Teachable Moments

Nastygram: Faculty and Cyberbullying

Feb 7th, 2015 | By

Wading into the ongoing and lively discussion about the “Dear Student” series in Vitae, Corey Sparks noted on Twitter that “Working hard on behalf of students and complaining about them aren’t mutually exclusive categories.” The profession largely agrees, though our discourse on our work leads many of us to call The Chronicle of Higher Education

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The V in WOVEN—Student Posters (Part 2)

Oct 11th, 2014 | By

When I invite students to use social media for more formal assignments, they say they find writing “definitely enjoyable” and “more entertaining” in that they bring more “academic focus” to the their digital lives. Consumed primarily for instrumental reasons (glued to their mobile devices, like the rest of us, students text, post, like, tweet, google,

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Teaching Composition with Interactive Fiction, Part Three

Sep 4th, 2014 | By

In two earlier posts in this series, I gave an overview of why I use interactive fiction games in my composition classes, and described an “easy way” to do this: that is, using these games as “the reading” for a course unit.  If you’re just joining us and you want to get a quick idea

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Taking on the Trivial in English 1102

Apr 29th, 2014 | By

When this school year began, everyone was talking about the GT convocation video that went viral. “You can do that!” was the theme of the speech, where “that” meant things like changing the world, crushing the shoulders of giants, and building the Iron Man Suit. Big ideas! Big risks! Epic theme music! It was an

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Theatrical Training in the Multimodal Composition Classroom

Mar 18th, 2014 | By
Students including Ethan Telila (L) help me demonstrate how a tension-relieving physical and vocal warmup frees our bodies for expressive performance.  Photo: Josh Ortman.

I run my first-year composition seminar as an acting class several times per semester.  What does that mean?  If you were to visit us, here are some of the things you might witness: physical and vocal warm-ups movement and dance experiments improvisation games observation exercises imagination training scene study discussion of characters’ motivations and actions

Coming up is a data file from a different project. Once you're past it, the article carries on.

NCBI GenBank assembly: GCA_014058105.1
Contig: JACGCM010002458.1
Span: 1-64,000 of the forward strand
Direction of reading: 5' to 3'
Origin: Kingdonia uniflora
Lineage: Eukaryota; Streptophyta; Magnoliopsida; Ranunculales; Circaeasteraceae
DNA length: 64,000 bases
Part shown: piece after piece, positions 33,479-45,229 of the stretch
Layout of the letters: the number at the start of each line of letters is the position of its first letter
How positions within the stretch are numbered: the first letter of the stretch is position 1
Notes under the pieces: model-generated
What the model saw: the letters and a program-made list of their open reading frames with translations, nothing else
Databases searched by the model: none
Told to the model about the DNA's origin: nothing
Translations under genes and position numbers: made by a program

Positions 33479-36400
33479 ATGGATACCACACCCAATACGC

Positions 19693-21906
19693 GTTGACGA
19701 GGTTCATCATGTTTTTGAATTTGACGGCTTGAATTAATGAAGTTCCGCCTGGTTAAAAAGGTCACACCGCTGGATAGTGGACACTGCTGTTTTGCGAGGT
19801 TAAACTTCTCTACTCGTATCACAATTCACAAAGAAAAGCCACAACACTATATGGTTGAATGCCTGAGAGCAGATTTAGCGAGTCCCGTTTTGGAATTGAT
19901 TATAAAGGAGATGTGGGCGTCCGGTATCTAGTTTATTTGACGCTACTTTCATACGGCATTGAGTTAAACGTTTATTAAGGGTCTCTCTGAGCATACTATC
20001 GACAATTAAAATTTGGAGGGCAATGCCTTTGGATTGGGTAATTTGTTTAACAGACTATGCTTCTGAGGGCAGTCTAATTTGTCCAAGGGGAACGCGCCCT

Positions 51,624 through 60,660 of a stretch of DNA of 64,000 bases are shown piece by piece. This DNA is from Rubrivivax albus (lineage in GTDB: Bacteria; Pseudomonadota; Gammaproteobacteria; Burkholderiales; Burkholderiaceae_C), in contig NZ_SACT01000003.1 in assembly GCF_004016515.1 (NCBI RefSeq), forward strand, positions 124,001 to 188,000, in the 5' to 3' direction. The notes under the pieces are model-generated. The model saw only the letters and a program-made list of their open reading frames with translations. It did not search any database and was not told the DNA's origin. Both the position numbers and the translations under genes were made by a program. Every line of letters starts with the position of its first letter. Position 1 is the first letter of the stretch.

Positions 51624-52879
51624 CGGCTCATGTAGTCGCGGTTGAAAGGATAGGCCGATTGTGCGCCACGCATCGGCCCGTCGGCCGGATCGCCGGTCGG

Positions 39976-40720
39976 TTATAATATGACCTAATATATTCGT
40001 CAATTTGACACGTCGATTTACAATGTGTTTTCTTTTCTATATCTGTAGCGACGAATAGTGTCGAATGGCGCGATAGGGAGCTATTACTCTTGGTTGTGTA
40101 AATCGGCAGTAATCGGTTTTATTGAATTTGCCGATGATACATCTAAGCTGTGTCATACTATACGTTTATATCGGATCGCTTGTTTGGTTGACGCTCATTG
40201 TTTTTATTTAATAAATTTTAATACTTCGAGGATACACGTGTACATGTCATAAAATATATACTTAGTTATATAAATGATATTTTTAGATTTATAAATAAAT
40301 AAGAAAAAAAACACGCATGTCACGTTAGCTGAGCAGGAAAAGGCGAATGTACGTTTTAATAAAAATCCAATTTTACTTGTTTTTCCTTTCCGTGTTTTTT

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Expect to Be Disappointed? Moby-Dick and ENGL1102 (Part I)

Mar 3rd, 2014 | By
MD Cover

The title for this post (the first of two) comes from a response I received to a brief writing exercise I assigned to a group of University of Rochester students in a previous semester’s writing class. I was considering the possibility of teaching Moby-Dick in a freshman writing class, and I wanted to get a

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Framing Media Studies, Part II: Cinematography

Feb 4th, 2014 | By
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By Clint Stivers and Phoebe Bronstein In the last post, we discussed mise en scene–everything that is put/placed in the scene–and so for this post, we are moving on to cinematography. Cinematography refers to what the camera does from framing, to focus, and movement. In early filmmaking cameras were heavier, and therefore more static. As

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Framing Media Studies: Teaching Cinematic Style, Part I

Dec 3rd, 2013 | By
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By Phoebe Bronstein and Clint Stivers As teachers of multimodal/WOVEN artifacts, we naturally understand how to teach students how to arrange images for effective designs in posters, presentations, infographics, and other visual mediums. Despite having experience in visual rhetoric, some teachers express difficulty in how to approach teaching film. In this spirit, with our brief

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The V in WOVEN: Student Posters and the Rhetoric of Waste

Dec 1st, 2013 | By

 In this post, I’d like to write about student posters and start/continue a conversation about the importance of the V in WOVEN. The Rhetoric of Waste and Sustainability: Teaching writing at Georgia Tech, an institution that prides itself with training problem-solvers, I invite my students to use multimodal communication as a tool to identify and

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“We Can’t Stop Here! This is Tech Country!” Going Gonzo in English 1101

Oct 31st, 2013 | By
steadman gonzo

I’ve been thinking lately about one of the many useful comments my adviser made about the failed novel I submitted in the last semesters of my MFA program. She told me I’d shown bad manners. Instead of organizing the book into chapters, I used stick figure drawings to mark breaks between sections. No real respite

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